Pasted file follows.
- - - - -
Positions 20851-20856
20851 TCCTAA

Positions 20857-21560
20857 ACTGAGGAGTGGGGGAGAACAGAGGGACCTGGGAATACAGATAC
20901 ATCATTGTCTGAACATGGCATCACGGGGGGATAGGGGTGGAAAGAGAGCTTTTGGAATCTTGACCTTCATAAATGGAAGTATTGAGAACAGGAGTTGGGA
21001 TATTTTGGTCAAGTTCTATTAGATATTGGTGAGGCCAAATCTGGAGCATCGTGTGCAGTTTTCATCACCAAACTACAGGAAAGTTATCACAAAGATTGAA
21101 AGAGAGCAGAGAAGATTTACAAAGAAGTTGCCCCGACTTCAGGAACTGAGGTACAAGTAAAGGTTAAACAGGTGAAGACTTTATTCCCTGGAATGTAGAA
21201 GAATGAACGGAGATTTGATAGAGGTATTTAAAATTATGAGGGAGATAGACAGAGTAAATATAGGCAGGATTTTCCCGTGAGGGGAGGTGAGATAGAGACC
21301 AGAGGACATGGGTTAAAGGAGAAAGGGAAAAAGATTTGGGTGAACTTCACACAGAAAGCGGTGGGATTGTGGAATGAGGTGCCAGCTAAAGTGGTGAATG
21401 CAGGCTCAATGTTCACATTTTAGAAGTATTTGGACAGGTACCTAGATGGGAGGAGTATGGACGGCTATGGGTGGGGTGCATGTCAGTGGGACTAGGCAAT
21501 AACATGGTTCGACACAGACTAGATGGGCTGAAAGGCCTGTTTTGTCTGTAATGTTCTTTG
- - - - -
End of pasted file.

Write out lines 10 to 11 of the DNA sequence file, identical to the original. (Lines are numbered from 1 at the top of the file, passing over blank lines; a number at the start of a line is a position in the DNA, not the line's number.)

21401 CAGGCTCAATGTTCACATTTTAGAAGTATTTGGACAGGTACCTAGATGGGAGGAGTATGGACGGCTATGGGTGGGGTGCATGTCAGTGGGACTAGGCAAT
21501 AACATGGTTCGACACAGACTAGATGGGCTGAAAGGCCTGTTTTGTCTGTAATGTTCTTTG